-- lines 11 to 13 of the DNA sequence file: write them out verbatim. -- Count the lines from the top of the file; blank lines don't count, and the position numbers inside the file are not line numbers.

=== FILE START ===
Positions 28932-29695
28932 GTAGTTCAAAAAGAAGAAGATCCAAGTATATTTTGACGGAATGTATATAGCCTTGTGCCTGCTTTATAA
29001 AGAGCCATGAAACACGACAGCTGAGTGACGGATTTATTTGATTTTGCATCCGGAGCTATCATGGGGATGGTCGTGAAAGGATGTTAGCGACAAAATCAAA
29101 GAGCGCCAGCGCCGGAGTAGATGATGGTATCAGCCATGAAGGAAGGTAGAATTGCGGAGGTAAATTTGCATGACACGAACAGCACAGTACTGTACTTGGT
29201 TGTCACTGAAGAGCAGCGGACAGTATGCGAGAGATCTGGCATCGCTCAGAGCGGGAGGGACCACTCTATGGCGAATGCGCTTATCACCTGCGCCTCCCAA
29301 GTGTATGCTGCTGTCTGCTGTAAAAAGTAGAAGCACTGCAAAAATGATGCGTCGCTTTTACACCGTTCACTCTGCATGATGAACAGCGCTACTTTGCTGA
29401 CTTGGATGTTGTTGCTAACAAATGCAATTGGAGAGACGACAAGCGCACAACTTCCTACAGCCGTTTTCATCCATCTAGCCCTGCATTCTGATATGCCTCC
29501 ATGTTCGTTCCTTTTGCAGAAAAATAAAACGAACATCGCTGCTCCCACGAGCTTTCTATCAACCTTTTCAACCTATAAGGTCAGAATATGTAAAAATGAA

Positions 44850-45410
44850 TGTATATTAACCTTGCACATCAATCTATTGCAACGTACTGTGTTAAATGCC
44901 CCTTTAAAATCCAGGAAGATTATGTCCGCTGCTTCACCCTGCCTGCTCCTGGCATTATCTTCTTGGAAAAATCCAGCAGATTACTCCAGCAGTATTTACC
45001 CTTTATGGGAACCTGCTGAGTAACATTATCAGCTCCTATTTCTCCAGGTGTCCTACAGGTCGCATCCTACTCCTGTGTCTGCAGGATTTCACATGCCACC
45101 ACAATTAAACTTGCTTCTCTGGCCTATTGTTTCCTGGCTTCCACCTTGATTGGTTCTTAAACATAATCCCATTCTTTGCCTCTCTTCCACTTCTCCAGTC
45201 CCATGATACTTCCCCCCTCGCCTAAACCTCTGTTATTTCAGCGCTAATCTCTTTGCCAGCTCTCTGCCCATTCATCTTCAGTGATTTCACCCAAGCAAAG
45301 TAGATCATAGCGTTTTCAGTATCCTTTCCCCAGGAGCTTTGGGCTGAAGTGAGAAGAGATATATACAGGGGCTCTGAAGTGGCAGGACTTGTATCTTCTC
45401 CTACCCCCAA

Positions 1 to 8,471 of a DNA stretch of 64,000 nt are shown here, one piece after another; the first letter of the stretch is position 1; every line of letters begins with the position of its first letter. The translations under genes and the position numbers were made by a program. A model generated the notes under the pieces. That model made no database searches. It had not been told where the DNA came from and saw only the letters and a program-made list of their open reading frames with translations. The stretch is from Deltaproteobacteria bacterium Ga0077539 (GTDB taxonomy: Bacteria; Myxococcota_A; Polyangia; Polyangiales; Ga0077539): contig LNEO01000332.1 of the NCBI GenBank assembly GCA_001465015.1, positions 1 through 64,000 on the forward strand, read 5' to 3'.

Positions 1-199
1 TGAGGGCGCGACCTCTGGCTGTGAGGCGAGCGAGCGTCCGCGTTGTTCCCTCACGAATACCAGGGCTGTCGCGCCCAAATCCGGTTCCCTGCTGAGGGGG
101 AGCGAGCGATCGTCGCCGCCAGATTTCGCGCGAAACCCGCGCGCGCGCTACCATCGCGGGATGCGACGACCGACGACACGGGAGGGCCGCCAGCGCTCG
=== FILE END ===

44901 CCTTTAAAATCCAGGAAGATTATGTCCGCTGCTTCACCCTGCCTGCTCCTGGCATTATCTTCTTGGAAAAATCCAGCAGATTACTCCAGCAGTATTTACC
45001 CTTTATGGGAACCTGCTGAGTAACATTATCAGCTCCTATTTCTCCAGGTGTCCTACAGGTCGCATCCTACTCCTGTGTCTGCAGGATTTCACATGCCACC
45101 ACAATTAAACTTGCTTCTCTGGCCTATTGTTTCCTGGCTTCCACCTTGATTGGTTCTTAAACATAATCCCATTCTTTGCCTCTCTTCCACTTCTCCAGTC